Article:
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    A question of criminal responsibility

    By JEFF TESTERMAN

    © St. Petersburg Times,
    published June 9, 2001


    TAMPA -- Bernice Bowen knew the real name of her live-in boyfriend was Hank Earl Carr. She knew he was a violent man who was wanted on a drug trafficking warrant in Ohio. She also knew Carr sometimes carried a handcuff key he could use to escape from custody if arrested.

    But according to the 2nd District Court of Appeal, Bowen's failure to relate that information to police on May 19, 1998, did not automatically make her guilty of being an accessory after the fact to the shooting death of her 4-year-old son by Carr, or Carr's escape from police, or his slayings of three law enforcement officers.

    In reversing two convictions against Bowen and ordering a new trial on three other charges, the appellate court ruled that Bowen could be held criminally responsible only if she had assisted Carr, "knowing he had committed those crimes."

    Yet Bowen did not know about two of the crimes, the judges said. She believed her son's death was accidental, and she could not have known that Carr had shot to death Florida Highway Patrol Trooper James Crooks, because detectives questioning her never told her of Crooks' murder.

    The court threw out Bowen's accessory convictions on those two deaths, then ordered a new trial on accessory charges involving Carr's escape and the murders of Tampa police detectives Ricky Childers and Randy Bell.

    Bowen did know about those crimes, the appellate panel said, but the inclusion of the two improper charges "prejudiced" her case on these three charges.

    Friday's decision makes a special point that Bowen might never have been charged if she had exercised her constitutional right to remain silent during questioning. If she had exercised that right, the state could have taken no action against her, judges pointed out. It was her "equivocal attempts to assist police on the day of the crime that exposed her to these charges."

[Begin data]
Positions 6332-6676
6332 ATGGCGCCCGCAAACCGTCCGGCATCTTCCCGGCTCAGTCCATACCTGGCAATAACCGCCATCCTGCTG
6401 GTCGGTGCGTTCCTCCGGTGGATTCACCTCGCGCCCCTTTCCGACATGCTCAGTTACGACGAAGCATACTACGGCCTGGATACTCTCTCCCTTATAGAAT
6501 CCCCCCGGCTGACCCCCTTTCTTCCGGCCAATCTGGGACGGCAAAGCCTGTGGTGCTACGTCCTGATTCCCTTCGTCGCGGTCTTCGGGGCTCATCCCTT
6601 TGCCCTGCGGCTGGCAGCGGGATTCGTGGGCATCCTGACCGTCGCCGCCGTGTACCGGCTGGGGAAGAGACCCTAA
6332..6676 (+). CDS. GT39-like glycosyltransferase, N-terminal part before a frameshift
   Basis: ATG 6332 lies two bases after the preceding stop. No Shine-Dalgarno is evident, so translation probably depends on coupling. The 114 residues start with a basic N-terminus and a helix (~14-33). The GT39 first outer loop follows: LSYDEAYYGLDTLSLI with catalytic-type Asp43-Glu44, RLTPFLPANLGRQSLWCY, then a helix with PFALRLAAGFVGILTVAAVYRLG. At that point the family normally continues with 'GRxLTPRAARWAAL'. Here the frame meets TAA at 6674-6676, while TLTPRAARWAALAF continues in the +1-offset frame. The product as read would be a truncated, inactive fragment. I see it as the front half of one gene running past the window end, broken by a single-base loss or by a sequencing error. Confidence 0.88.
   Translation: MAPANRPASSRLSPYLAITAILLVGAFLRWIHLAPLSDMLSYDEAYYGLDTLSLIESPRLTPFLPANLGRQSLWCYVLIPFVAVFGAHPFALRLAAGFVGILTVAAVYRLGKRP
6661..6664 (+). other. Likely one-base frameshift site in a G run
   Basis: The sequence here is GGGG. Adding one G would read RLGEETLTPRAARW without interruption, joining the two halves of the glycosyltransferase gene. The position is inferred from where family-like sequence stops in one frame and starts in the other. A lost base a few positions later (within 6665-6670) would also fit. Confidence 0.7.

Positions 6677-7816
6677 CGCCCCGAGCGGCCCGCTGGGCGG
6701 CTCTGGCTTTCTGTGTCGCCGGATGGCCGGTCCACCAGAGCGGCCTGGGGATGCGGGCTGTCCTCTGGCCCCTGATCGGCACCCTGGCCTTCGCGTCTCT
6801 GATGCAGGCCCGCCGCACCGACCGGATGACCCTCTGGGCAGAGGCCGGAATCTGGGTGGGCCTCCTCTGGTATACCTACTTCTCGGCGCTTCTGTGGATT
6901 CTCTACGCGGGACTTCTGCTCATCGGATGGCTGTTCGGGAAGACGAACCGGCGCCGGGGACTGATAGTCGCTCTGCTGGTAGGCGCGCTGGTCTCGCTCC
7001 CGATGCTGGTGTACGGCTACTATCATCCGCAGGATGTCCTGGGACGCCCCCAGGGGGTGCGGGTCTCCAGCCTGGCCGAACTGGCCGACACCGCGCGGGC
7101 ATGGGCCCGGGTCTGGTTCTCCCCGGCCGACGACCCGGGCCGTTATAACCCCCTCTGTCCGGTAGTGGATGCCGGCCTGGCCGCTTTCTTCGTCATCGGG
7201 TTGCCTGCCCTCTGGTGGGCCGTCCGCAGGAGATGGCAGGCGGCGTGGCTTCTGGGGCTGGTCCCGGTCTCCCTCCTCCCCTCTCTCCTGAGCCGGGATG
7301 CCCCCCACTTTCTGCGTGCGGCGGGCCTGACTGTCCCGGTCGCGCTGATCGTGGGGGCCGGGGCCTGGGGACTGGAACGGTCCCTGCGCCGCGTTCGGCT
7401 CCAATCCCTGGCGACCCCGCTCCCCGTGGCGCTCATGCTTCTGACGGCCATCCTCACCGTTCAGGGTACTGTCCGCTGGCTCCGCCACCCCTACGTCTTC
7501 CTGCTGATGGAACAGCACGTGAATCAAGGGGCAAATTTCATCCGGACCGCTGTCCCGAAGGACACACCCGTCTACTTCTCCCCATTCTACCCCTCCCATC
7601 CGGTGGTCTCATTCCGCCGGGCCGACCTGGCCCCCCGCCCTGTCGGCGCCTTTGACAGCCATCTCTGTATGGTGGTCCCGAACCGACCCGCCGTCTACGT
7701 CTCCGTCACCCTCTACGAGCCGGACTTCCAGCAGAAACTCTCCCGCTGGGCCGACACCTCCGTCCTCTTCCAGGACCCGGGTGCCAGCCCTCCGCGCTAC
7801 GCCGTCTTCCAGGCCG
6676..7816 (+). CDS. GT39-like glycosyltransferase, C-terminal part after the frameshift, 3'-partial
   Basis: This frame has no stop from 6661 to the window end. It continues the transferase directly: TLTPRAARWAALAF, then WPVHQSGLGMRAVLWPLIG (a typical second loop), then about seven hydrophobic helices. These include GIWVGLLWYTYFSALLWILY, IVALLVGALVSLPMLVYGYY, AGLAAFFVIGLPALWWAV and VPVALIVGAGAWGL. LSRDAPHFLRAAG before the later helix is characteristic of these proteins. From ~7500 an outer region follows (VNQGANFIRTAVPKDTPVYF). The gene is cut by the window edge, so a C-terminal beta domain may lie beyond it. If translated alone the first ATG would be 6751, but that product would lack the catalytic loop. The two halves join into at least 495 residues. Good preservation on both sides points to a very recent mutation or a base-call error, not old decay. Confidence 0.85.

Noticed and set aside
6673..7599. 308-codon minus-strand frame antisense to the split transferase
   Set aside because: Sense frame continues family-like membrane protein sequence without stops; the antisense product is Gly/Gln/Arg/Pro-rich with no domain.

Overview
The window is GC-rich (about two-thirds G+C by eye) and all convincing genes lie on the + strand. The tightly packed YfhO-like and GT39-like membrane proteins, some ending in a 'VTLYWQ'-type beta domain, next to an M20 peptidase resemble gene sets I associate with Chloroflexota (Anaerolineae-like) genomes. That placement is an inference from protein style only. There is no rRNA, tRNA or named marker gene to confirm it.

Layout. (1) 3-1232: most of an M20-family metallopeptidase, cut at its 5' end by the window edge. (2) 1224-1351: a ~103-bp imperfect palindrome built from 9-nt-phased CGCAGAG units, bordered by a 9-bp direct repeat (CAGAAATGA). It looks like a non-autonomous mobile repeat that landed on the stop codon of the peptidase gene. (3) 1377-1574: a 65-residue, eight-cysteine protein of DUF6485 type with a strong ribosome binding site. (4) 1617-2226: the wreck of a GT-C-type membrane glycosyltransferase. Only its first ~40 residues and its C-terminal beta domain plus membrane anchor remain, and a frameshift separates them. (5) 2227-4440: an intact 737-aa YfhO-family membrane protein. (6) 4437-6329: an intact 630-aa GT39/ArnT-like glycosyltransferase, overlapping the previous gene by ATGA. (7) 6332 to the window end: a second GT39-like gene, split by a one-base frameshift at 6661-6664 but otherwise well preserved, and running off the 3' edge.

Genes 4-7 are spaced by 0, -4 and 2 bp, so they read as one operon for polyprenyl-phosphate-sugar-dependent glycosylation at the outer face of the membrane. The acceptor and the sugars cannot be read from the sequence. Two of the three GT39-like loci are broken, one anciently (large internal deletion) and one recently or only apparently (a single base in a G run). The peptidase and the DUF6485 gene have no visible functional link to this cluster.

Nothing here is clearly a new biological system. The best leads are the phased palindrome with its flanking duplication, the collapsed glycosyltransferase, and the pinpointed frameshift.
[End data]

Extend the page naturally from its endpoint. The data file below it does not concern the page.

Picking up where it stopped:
The panel also suggested that, because of the nature of Carr's crimes, Bowen suffered under a higher standard of prosecution.

    "From a practical standpoint, persons who eventually cooperate are not commonly prosecuted for accessory after the fact, because this would remove any incentive to admit their malfeasance and cooperate to assist the police," the opinion states.

    The judges noted that the state focused much of its case on Carr's handcuff key.

    "Ms. Bowen had no legal duty to volunteer to the police any knowledge she possessed about Carr's handcuff key," they wrote. "If the police had asked her about a handcuff key when she knew that Carr had already committed a crime, and she had provided false information, perhaps that would constitute the crime of accessory after the fact, but these are not the facts of this case."

    At the same time, the appellate panel did not absolve Bowen of all responsibility in the deaths at Carr's hands.

    "From a moral perspective, there is no question that Ms. Bowen must always share a portion of the blame for the death of her son and for the murders of three fine officers," the opinion says.

    "Through any number of actions, Ms. Bowen might have been able to prevent the crimes that occurred on May 19, 1998. For that, however, our law does not hold her criminally responsible."

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